Flattery Will Get You Nowhere


Since I had to write a brief article for a newspaper I’m applying to, I thought I’d post it for your enjoyment as well.

Today’s logical fallacy is called Appeal To Flattery. This fallacy has the following form:

1) Person A is flattered by person B.

2) Person B makes claim X.

3) Therefore X is true.

A real life example looks something like this:

1) A job applicant (Person B) claims the following while applying for a position with The Examiner: The Examiner.com (Person A) is the best online news magazine EVER! (Claim X) It deserves a Pulitzer!

2) The claimant is applying for a writing position with the magazine.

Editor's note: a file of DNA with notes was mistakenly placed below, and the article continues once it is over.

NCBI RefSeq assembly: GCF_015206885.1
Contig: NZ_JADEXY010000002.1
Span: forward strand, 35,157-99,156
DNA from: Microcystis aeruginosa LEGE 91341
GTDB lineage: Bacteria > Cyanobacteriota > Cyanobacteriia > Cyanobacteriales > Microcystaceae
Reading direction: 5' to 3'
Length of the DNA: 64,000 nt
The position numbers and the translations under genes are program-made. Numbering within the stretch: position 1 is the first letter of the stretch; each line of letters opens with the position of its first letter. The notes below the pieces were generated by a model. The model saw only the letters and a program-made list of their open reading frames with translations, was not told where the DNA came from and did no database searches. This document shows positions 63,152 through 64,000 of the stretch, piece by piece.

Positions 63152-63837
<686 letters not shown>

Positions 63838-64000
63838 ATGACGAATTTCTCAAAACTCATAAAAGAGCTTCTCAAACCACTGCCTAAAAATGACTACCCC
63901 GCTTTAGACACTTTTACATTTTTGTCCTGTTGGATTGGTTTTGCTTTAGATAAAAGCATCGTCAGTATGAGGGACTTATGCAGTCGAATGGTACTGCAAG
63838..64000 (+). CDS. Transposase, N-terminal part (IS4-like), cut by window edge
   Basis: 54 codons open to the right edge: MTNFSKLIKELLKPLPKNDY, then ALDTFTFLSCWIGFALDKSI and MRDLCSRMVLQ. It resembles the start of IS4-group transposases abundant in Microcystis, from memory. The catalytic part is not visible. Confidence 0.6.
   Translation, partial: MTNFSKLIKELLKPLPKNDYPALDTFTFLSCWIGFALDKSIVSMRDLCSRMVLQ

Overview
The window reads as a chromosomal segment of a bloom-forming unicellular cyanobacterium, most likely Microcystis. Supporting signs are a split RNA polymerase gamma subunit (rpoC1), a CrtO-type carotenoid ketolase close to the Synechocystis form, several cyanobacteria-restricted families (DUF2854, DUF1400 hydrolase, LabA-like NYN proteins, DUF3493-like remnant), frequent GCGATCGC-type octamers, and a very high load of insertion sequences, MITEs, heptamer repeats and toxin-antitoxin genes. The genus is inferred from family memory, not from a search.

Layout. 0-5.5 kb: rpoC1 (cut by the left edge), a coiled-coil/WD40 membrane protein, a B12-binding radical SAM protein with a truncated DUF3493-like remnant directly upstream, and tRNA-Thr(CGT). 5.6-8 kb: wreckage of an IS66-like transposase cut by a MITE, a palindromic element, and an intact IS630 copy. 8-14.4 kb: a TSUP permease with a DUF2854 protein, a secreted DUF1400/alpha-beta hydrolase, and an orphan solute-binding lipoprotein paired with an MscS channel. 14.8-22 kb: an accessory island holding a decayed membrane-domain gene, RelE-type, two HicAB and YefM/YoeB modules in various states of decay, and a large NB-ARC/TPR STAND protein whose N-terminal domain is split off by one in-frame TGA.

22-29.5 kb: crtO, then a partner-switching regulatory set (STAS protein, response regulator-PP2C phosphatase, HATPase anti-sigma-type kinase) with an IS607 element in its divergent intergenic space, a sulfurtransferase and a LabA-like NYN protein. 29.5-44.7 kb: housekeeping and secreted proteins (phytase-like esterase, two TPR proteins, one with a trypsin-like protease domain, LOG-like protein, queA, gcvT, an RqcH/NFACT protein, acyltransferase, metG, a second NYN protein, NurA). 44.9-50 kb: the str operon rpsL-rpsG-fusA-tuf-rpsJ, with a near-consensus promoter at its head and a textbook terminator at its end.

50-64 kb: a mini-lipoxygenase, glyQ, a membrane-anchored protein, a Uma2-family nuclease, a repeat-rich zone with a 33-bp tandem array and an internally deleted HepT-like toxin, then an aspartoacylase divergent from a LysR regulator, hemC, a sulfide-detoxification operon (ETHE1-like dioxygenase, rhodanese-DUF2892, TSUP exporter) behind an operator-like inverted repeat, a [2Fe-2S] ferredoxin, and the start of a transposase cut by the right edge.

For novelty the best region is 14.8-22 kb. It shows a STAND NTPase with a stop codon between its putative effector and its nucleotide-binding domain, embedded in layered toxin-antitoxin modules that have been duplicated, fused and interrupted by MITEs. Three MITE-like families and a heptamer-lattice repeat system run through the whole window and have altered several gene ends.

3) Therefore the claimant feels they deserve the job.

The basic idea behind this fallacy is that flattery is presented in the place of evidence. This sort of “reasoning” is fallacious because flattery is not, in fact, evidence for a claim.

In other words, the claimant is not necessarily the best person for the job based solely on the applicants use of flattery. The claimant is using a logical fallacy as a basis for their qualifications for hiring.

Let’s break this down further. The job applicant (Person B) is making a statement designed solely for flattery. Claim X would be that the magazine is the best ever and deserves a Pulitzer. Simply because Person B made Claim X, the claimant then posits the argument that they deserve the job because they offered some form of flattery: In this case, the claim that the magazine deserved a Pulitzer.

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